Roberta Jamieson: Education equality the key to First Nations future

We cannot let another generation of aboriginal youth be excluded from full participation in a modern and well-funded education system, or condemn them to a future of social assistance, former Ontario ombudsman Roberta Jamieson argues.

We are at an important crossroads in our country. The Idle No More movement has shown itself to be grassroots and growing. Young indigenous people are finding their voices and they are determined to be heard. More non-aboriginal Canadians are joining the chorus of concern about the state of indigenous relations.  

The government and Canadians are concerned about growing dissent. And they should be.

Historic grievances and current inequities are fuelling a growing climate of frustration and conflict. The ill-informed or "fringe" elements of our society are quick to invoke stereotypes, and dismiss the issues as having no merit or worse. For those who understand and work to address these issues every day as I do, it is easy to be frustrated. 

But I am more convinced than ever that we must find a way forward. We must address the issues resulting from our shared history and provide indigenous peoples with the opportunity to make their individual contributions to their own communities and to Canada.

It is important to provide effective mechanisms to resolve historic grievances and create partnerships for the future. 

However, we must not wait to take action to address the often sad state of circumstances in indigenous communities, notably in education. We cannot let another generation of youth be excluded from full participation in a modern and well-funded education system, or condemn them to a future of social assistance.

In Canada, there are a lot of what I’ll charitably call "comfortable myths" about the support received by indigenous students seeking a post-secondary education. 

Unfortunately, there are still people who believe that First Nations students receive "cradle-to-grave" support for their education and that education is free to all indigenous students. These same people just don’t understand why students don't do better given all that taxpayer support! 

Yes, some students receive some support. Is there enough money? No. Does the funding that is available provide the type of assistance that so many students need? No. What do First Nations parents say is the first priority for their children? A quality education.

I have had the honour of serving as a provincial ombudsman, mediator, lawyer and First Nations chief in my career. Currently, as president and CEO of Indspire, I focus my efforts on improving indigenous access to education. 

We celebrate positive indigenous role models through our Indspire Awards, conduct high school career conferences and run an indigenous mentorship program. 

Our soon-to-be-launched Indspire Institute is an online resource for K-12 educators from coast-to-coast-to coast. 

What I see daily is that when provided the same support and opportunities that other Canadian kids enjoy, indigenous students do just as well — sometimes better — than the general Canadian population.

Investing in a better future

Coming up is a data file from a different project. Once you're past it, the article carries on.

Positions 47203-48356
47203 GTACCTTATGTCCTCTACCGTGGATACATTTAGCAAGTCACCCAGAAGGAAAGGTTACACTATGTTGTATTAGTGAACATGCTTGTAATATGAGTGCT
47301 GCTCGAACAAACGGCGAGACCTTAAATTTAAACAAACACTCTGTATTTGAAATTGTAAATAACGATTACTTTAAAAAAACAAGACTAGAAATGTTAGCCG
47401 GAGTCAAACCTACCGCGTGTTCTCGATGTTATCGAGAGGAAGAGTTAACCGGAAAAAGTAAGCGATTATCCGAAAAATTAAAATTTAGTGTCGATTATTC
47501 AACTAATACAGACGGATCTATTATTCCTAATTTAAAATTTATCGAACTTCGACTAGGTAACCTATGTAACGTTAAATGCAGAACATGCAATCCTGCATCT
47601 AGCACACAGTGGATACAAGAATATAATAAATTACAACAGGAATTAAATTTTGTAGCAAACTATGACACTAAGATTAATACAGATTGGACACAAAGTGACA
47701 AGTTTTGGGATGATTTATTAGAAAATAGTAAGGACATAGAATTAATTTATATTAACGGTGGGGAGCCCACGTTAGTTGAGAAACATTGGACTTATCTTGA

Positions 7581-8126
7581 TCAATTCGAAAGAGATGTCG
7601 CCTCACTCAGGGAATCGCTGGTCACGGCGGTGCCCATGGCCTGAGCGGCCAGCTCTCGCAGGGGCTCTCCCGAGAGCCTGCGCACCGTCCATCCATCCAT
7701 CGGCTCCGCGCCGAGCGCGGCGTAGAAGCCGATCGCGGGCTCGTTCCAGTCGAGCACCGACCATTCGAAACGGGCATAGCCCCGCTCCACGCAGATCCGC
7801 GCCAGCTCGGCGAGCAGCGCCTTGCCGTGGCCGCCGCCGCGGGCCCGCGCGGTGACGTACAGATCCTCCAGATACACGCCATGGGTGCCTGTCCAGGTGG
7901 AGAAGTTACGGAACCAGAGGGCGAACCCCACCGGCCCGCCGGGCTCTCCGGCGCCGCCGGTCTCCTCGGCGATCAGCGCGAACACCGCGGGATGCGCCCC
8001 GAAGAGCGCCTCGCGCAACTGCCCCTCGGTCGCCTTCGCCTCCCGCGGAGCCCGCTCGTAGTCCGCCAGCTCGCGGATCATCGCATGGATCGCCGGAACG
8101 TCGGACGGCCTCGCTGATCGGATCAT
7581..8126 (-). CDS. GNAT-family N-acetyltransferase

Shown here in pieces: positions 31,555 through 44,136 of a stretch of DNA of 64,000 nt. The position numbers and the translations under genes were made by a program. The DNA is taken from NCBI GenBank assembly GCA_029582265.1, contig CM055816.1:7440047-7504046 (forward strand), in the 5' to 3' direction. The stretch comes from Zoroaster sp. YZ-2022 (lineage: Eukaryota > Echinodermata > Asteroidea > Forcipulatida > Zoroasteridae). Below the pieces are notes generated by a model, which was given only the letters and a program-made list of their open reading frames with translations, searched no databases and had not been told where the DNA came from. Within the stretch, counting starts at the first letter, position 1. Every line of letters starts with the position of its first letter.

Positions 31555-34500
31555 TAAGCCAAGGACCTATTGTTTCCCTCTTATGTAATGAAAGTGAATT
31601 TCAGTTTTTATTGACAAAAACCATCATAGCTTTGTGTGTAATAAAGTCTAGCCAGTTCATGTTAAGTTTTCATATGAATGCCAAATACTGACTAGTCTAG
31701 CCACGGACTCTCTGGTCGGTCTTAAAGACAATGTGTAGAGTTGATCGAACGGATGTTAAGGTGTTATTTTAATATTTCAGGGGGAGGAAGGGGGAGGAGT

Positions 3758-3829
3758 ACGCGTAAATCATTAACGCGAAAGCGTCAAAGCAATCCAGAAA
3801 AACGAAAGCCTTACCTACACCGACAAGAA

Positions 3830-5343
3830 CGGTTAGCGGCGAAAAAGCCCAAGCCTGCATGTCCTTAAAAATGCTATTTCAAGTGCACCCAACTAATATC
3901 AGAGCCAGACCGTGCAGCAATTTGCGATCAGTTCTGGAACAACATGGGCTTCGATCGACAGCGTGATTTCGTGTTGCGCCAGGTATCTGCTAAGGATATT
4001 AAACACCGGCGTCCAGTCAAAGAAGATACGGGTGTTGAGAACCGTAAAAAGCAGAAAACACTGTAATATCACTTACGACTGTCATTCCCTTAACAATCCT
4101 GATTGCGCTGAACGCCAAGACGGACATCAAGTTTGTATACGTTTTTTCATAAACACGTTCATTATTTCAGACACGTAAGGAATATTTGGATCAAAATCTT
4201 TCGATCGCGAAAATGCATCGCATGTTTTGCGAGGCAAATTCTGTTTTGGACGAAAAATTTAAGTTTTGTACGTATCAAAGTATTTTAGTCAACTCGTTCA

I also know taxpayers are increasingly sensitized to the fact that maintaining the status quo may be more expensive than investing in the future of indigenous youth. 

Ottawa school children rally on behalf of First Nations education on Parliament Hill in June 2012. (Sean Kilpatrick / Canadian Press)

If our current generation is educated and supported they will become achievers. They themselves will change their circumstances, their families, their communities. The entire country will be changed, and enriched for the betterment of all Canadians.

Indspire is the largest supporter of indigenous education at the post-secondary level, outside of the federal government. 

It has awarded more than $50 million in bursaries and scholarship awards to more than 14,000 First Nation, Inuit and Métis recipients across Canada.

Let's please all acknowledge that current resources for indigenous education in this country are insufficient. Serious, sustained investment must be made. Youth, as well as government and taxpayers, have every right to insist that funding be tied to deliverables.

The significant positive effect of an educated, trained indigenous labour force on Canada's emerging labour shortages will be a major contribution to Canada's economic health.

Last year, as part of Indspire's submission to the federal pre-budget consultations, I proposed a matching funds program for post-secondary indigenous education. I have recently reiterated this offer to the prime minister and minister of finance. 

If the federal government will provide an additional $50 million in bursary and scholarship funding, Indspire is confident corporate sponsors, supporters and individual Canadians will rise to the challenge.

That will mean more indigenous youth leaving high school for a post-secondary education. More indigenous doctors, health professionals, skilled tradespeople, and engineers. More indigenous people participating in the economy, contributing to their community's well-being and, yes, the country's economy.

The timing is right for a coming together to support a plan that will see indigenous students receive an education that is simultaneously supportive of their identity, culture, and language. I believe — that Canada and all Canadians — will be enriched by supporting the education of our indigenous youth, the fastest-growing demographic group in Canada.